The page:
The overgrown mass-the immense, shapeless, and unwieldy body of the English law is an impediment not less formidable to oratory than the technicality of pleading. The volumes of the Statutes at Large now amount, if we remember rightly, to about fifty-three volumes quarto, of about 850 pages each volume. On the construction of these statutes there are annually published about thirty volumes of Reports, containing, also, at an average, from 700 to 800 pages of matter, at a cost of about £2 a volume, or £60 a year to any one who subscribes to a complete set of Reports, beginning with the House of Lords, and ending with the Crown Cases Reserved. How can any one or any ten men master all this enormous or unwieldy mass, or properly digest and common-place it on his mind? Roger North, in his day, when the volumes of Reports were only sixty, spoke of them as innumerable. If he were to revisit the glimpses of the moon, what would he say, finding 600 volumes, containing, down to the end of 1849, 250,000 points of law, or more, as any man may see by a reference to Harrison's or Chitty's Index, or Jeremy's Digest? How can a man be eloquent, whose best days and hours are spent in learning to digest matter, and arrange in his mind, or to learn where to discover, and how to apply this vast mass of legislative verbiage, and the decisions upon it? Talents of a popular kind-the power of giving effect to large and comprehensive views, wither under such a discipline as this. All the fire, energy, and enthusiasm of a young man-all the genius and general principles he has acquired at college, and in the bosom of his family, die within him, smothered and overlaid by the forms and technicalities of a system, narrow, crabbed, and barbarous.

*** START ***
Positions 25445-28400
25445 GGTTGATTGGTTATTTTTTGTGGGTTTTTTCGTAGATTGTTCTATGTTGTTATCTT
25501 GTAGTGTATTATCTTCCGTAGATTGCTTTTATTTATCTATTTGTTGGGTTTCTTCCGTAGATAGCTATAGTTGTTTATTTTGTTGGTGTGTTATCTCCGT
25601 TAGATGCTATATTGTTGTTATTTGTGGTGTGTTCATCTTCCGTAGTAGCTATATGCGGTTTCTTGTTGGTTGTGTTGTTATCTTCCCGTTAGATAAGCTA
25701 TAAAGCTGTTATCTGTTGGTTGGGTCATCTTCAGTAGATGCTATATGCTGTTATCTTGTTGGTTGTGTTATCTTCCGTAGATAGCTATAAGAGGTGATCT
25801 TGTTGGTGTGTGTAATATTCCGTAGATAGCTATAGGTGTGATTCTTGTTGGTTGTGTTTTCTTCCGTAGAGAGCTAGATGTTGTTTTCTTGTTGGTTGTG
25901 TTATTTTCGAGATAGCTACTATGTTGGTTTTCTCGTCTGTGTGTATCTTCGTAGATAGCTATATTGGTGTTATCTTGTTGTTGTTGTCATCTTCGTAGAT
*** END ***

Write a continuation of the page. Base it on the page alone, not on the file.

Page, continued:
Independently of this, the practical workaday, money getting, and business-like spirit of our time, is against the theory and practice of elo. quence. A man particularly gifted with grace of manner and affluence of expression, is despised by the prig and the formalist, who has thoroughly conned his Chitty and his Archbold, and is looked on with ineffable disdain by the successful railway speculator, or the man or woman who has (what is called within the precincts of the city of London) three stars in India Stock.